Hmmm, maybe you're right. An unpopular method but a popular result.

Small batches again. I have been doing all my batches no-sparge for years now. 8 or 16 ounces more grain? Cheap. Mashtun space? No problem. I looked at the biggest recipes I could find, and as a 3-gallon batch it was easily doable in my 9-gallon mash tun.

20
I really didn't have an original goal with this thread other than to post interesting excerpts from my new (err old) book.

Where it got dodgy was when I started posting large chunks of the text, in picture form, on this thread. That's when people stepped in to make sure I wasn't doing anything unethical or illegal.

I've started compiling snippets related to references over seen of DeClerck in other papers/texts and will plan on putting them together in the near future.

There is no English WP entry for DeClerck as far as I know.

Oh, ok. I thought there was a goal to clarify poorly-cited references to de Clerck. Maybe that was in my head, as a librarian ;-)

21
All Grain Brewing / Re: Excerpts from DeClerck's "A Textbook of Brewing"
« on: January 06, 2017, 07:41:24 AM »
Siebel got back to me and the DeClerck family is the copyright holder. Siebel merely has the right to reprint the text. That explains the price. They likely only recoup the expense of printing with the $75.

Given the original task, copyright shouldn't be relevant, unless I'm misreading what the OP wants to do.

If the idea is to provide clear references for other books where the De Clerck book is quoted, one approach would be to create a bibliography listing those books, and then providing snippets from those books (a quoted sentence or two) with the correct pagination from De Clerck. Where De Clerck is cited but no reference is found... state that too.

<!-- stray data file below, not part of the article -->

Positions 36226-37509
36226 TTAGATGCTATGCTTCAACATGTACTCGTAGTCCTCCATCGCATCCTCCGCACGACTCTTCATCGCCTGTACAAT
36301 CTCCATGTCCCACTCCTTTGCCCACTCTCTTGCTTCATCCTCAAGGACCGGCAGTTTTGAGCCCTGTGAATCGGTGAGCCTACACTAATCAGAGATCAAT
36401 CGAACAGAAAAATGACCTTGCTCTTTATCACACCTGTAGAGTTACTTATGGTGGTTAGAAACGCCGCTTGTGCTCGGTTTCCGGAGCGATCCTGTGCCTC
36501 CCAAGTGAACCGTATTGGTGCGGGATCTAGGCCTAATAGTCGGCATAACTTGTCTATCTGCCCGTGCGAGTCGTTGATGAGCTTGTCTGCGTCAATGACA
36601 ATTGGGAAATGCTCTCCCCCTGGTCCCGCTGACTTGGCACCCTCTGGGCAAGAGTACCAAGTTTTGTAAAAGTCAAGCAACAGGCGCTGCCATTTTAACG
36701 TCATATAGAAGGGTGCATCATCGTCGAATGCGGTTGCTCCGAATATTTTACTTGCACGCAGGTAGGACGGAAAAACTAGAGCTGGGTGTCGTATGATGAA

One possible way to do this is to create a page that begins at the top with a crisp citation for your copy of De Clerck and then briefly note that this book is available in multiple imprints for different years (which appears to be the case; not sure about actual editions, but text can change even without edition changes). Then list the references alphabetically followed by the added references.

Nabisco, R.J. (1999). A handbook of cereal technology. New York: Cheerio Press.
"Reduction of enzymes in the production of breakfast cereal is similar to that used in the mashing process described in DeClerck's handbook (p. 342)." See De Clerck (1957), Chapter 7, pp. 50-59.

Or maybe I'm missing the goal here? Note, I'm rushing to get to work but I had trouble finding an English-language Wikipedia entry for Jean. Found it in other languages, though. That would be very useful. A virtual Wikipedia Edit-a-Thon for brewing people, technologies, and history could be an interesting activity.

22
I've contacted Siebel to see who owns the copyright for the text.

Sent from my iPhone using Tapatalk

Note: assuming they do, don't rule out that a polite request would allow you to reproduce a few pages online. I've worked on licensing projects for books, and found that what my mother taught me ("Please and thank you are the magic words") opens a lot of doors.